12. I have a book on my shelf titled “Banned Books”. It lists books which have been banned (doh); they range from Lady Chat’s Lover, Peyton Place, Forever Amber (salacious material) to every edition of the Bible, the Koran, Mein Kampf (crime-think) to, of all things, Alice in Wonderland (banned in China because rendering animals with human characteristics is a ‘bad thing’). Even comedy stuff like the Karma Sutra has been banned. I read them all when I was a youngster precisely because they were banned. So to encourage today’s youngsters to read more, I suggest we ban everything. ( and supply brown paper covers to avoid embarrassment .)

  13. Pingback: Banned Books Week: 10 Pop Fictions to Annoy the Politically Correct | Sassy Wire

  14. The Little Red School Book was a banned book in QLD in 1972 .I found this out when my copy was taken from me by a teacher and when i snatched it back i was sent to the principle’s office.Before the inquisition started i asked why was a book that explained to children the UN treaty that australia had signed be banned i never got an answer or my book back ,i was ten…So i am asking now why was it banned

  15. Rupert Stubbs says

    Rushdie’s Satanic Verses really isn’t a great book, IMH). Very obvious signposting and self-conscious stuff, not a patch on the magic realism of South America…

    • I actually thought it was superb and easily his best work. Surreal but tightly written.

  16. I thought Rushdie was a bore. Try ‘The Triumph of Stollie Prendergast.’ No PC in it at all.

  17. First thing: put away your Kindle.

    Nobody knows what you are reading if it’s electronic.

    Then get yourself a copy of Ass Goblins of Auschwitz

  18. MarWes says

    This is to assume that your politically correct seat sharer is well read which is usually not true. Still, I recommend Raspail’s “The Camp of the Saints” and Houllebecq’s “Submission.”

  19. Not sure what you mean by the “patriot but a traitor” bit on Robert E Lee.

    Lee was a secessionist traitor fighting for the rights of slave-owners to form their own parliament.

    Exactly like George Washington.

    • Daniel says

      It’s hard to correctly articulate the motivation of any complex individual. “Patriot but traitor” seems to be taking a stab at what motivated Lee, but also where his actions led him.
      I’m curious what your own thoughts are, but the enigma of Lee has captivated people for years. I think it’s because he was so clearly on the wrong side, fighting for the wrong thing, and yet was motivated by a strong sense of integrity, and by all accounts was scrupulously proper and honest in everything he set his hand to. Not sure how to square that particular paradox. Almost like a Don Quixote figure, I suppose.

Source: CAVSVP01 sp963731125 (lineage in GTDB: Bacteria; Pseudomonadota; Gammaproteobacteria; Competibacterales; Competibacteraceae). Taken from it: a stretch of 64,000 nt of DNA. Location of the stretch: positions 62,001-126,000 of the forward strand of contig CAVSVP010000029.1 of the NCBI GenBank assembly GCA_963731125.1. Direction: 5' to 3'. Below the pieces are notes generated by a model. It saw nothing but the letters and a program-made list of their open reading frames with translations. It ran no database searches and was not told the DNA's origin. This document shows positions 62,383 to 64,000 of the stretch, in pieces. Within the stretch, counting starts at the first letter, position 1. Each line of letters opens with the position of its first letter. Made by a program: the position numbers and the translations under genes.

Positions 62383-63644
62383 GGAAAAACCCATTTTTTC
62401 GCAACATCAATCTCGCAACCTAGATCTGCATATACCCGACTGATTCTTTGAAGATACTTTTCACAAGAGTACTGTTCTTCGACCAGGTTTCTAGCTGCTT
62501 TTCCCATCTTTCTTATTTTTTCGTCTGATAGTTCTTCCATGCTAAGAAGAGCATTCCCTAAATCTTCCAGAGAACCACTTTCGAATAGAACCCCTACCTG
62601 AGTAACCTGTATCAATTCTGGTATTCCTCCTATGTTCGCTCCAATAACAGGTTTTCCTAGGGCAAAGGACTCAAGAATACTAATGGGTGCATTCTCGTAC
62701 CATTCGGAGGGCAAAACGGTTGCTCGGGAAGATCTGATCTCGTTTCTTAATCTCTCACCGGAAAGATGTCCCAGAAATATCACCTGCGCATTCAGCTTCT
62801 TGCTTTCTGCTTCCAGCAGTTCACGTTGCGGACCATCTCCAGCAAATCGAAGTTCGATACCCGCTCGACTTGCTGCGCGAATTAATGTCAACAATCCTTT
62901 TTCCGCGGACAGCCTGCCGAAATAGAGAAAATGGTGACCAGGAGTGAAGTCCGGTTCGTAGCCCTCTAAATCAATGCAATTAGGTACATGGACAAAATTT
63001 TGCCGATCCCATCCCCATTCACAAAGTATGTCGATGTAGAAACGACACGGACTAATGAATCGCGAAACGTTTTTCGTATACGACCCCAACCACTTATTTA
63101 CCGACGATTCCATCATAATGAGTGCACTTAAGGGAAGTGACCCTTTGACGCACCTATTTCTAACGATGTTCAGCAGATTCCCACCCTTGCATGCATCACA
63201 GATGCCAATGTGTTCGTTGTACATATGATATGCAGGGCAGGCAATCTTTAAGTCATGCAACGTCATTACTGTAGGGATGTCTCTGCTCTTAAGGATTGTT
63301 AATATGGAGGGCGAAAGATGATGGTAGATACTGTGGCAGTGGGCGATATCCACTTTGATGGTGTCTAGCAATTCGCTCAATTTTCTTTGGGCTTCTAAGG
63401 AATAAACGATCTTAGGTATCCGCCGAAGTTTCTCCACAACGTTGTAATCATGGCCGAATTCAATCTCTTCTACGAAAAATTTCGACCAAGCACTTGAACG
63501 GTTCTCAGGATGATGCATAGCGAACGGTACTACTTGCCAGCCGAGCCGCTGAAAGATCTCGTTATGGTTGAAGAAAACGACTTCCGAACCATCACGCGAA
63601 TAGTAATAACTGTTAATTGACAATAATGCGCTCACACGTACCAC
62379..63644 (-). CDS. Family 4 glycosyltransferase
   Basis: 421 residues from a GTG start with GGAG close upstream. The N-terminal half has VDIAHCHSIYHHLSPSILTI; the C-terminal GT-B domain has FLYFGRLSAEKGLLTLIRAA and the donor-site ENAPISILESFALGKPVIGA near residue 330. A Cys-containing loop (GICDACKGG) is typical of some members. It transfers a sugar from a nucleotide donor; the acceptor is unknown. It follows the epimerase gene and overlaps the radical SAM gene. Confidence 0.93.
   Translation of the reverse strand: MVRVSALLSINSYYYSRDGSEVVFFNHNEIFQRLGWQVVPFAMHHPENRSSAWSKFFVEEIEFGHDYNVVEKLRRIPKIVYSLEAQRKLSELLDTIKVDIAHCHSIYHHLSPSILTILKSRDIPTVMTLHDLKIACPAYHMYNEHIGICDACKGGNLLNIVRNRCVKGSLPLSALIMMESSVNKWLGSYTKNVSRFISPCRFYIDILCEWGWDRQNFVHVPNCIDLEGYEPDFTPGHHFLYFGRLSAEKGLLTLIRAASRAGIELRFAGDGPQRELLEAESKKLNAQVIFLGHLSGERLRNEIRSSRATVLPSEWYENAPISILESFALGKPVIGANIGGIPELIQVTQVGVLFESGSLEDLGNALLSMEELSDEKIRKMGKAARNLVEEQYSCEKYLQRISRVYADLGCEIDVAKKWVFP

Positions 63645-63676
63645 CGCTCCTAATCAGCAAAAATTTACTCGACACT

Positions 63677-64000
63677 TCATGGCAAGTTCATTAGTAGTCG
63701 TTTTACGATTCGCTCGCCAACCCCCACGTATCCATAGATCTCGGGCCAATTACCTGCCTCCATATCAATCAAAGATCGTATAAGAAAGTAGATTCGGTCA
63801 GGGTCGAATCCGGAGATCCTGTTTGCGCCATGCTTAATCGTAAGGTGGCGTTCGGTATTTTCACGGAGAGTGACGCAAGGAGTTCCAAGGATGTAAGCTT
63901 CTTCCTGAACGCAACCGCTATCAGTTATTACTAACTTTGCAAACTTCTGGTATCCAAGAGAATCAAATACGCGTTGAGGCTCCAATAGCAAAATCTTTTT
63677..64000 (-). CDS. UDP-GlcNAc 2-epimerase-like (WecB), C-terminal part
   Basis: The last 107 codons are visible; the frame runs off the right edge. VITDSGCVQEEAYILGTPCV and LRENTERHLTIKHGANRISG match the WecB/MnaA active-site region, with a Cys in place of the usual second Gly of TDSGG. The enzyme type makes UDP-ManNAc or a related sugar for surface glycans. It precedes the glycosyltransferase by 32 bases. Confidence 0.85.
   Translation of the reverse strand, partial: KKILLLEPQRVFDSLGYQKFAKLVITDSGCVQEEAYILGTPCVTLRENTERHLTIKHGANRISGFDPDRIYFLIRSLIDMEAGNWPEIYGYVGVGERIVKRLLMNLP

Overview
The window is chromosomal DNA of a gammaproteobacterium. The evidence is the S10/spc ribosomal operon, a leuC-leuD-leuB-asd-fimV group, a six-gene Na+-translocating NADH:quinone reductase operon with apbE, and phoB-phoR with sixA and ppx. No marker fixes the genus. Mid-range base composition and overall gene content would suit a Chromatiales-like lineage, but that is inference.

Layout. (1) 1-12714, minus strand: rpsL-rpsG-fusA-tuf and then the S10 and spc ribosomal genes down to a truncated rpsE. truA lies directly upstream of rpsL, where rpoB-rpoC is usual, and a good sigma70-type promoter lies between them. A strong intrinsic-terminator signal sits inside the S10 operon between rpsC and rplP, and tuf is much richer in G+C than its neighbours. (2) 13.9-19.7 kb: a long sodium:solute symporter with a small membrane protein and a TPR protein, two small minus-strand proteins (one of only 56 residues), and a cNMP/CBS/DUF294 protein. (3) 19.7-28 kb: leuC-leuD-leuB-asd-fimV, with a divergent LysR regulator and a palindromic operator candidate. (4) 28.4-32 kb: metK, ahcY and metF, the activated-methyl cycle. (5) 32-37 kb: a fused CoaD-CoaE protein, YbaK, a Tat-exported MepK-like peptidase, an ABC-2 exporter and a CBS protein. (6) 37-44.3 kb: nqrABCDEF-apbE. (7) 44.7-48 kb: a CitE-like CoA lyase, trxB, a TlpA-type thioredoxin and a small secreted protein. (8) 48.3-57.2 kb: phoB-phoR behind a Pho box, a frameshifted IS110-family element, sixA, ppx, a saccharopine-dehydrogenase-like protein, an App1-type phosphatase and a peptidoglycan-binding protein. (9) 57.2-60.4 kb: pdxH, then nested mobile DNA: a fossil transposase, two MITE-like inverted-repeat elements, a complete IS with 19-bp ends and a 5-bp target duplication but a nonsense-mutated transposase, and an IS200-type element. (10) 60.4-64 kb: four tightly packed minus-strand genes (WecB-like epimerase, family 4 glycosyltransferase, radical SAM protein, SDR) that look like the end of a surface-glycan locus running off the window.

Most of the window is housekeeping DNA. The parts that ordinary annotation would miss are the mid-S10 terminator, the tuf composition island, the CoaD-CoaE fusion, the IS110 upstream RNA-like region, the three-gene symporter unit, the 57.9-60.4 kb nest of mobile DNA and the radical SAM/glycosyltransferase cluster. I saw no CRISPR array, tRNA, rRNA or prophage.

What do you think?

  20. Joseph says

    Although the politically correct crowd wouldn’t recognize it today, James Gould Cozzens’ “By Love Possessed,” the bestselling novel of 1957, was castigated by the left at the time for its conservative outlook; despite the Harlequin-esque title, “By Love Possessed” is actually a meditative-if-ornate observation of 49 hours in the life of an aging upper-middle-class lawyer who is befuddled by the emotionalism of those around him. This and Cozzens’ other novels (“The Just and the Unjust” [1942] and the Pulitzer Prize-winning “Guard of Honor” [1948]) were major influences on bestselling legal thriller writer Scott Turow.

  21. I was pleased to find The Far Pavilions by M.M. Kaye here. And I just wanted to say that her mother – my great aunt – was not of upper-middle-class colonial officer stock like her dad, but was one of the many children of a large and by no means rich or socially upmarket family of Scottish missionaries and doctors in North China. They were mostly liberal and progressive – later even Labour in politics, and anti-imperialist in attitudes. It is a pity that the current fashion for simple-minded agit-prop approaches to history makes it completely impossible for anyone today to understand the complex background, situation and achievements of people of this kind.

    • Daniel says

      Fascinating. You are related to MM Kaye? I loved The Far Pavilions. Good heavens, what a talent that woman was.

  22. estepheavfm says

    Arthur Koestler, Darkness at Noon. — It was a bestselling and hugely influential prelude to Solzhenitsyn’s Gulag.

  23. So SJW = anyone whose opinion I don’t like? Got it. Man y’all are un-Christian. Peace.

  24. I bought the Satanic Verses on Sept 12th, 2001. Even though I think Rushdie a tad flowery for my taste, I felt then that the Muslims needed to be reminded than in the West we have freedom of belief AND freedom of disbelief. This entails the freedom to criticize, mock and deride the tenets of their religion as well as Christianity or Judaism or any other faith/delusion… This is what makes Western Civilization great. Free speech and the contest of ideas without undue censorship and repression. The fact that a film like The Life of Brian can be made in the West and the Muslim equivalent triggers terrorism and violence even if it gets to the point of a single storyboard (i.e. a cartoon).